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> I'd like to start using Lua for configuration file uses (which I
> understand was its original purpose).  The straightforward approach that
> I would normally do with a simpler language is just to load the file and
> then parse it directly -- items that need to be created are determined
> by the parser, not by the language.

> For example, in a general scripting language you would have something
> like:

> window a = { x = 100, y = 10 };

> It would hit "window", and then have context for the parsing afterwards.

Doesn't that mean writing a parser for every datatype? I'm just asking...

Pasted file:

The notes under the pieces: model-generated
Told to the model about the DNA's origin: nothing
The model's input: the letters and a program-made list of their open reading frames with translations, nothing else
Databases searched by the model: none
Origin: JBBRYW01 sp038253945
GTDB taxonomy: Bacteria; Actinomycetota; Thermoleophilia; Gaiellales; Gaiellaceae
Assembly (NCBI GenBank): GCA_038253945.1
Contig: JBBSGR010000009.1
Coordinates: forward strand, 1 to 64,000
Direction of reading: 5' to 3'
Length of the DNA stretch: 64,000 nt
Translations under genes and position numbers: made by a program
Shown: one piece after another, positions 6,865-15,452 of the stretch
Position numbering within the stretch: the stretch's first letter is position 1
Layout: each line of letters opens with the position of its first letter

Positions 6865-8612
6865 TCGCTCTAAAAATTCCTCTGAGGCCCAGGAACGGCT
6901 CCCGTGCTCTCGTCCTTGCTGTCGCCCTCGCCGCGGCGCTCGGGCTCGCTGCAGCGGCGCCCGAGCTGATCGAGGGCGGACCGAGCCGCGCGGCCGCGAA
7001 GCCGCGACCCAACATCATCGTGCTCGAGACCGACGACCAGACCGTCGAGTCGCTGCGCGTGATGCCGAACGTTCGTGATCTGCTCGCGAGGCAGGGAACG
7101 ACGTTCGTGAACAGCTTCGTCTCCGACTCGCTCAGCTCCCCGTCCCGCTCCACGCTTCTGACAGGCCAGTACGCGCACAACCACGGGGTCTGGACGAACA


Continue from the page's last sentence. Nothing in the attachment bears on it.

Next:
What I do in Lua is create a function called Window, whose single argument
is a table. It can return a userdata or a table with metamethods, whichever
seems appropriate. Lua conveniently allows the parentheses to be omitted in
a function call whose argument is a table, so the following works fine:

a = Window{ x = 100, y = 10}

Probably you were looking to give the Window a name, and assuming that
the name and the variable would be the same. But I would prefer to
put the Window's label as a separate attribute:

a = Window{ label = "My Window", x = 100, y = 10 }

because I would probably have wanted to allow for localisation of the
user-visible string:

a = Window{ label = _X"My Window", x = 100, y = 10 }

(Here _X is another function -- translate would be more
readable but _X is easier to type -- which takes advantage of Lua
not requiring parentheses when the argument is a string either.)

Don't know if that helps you at all....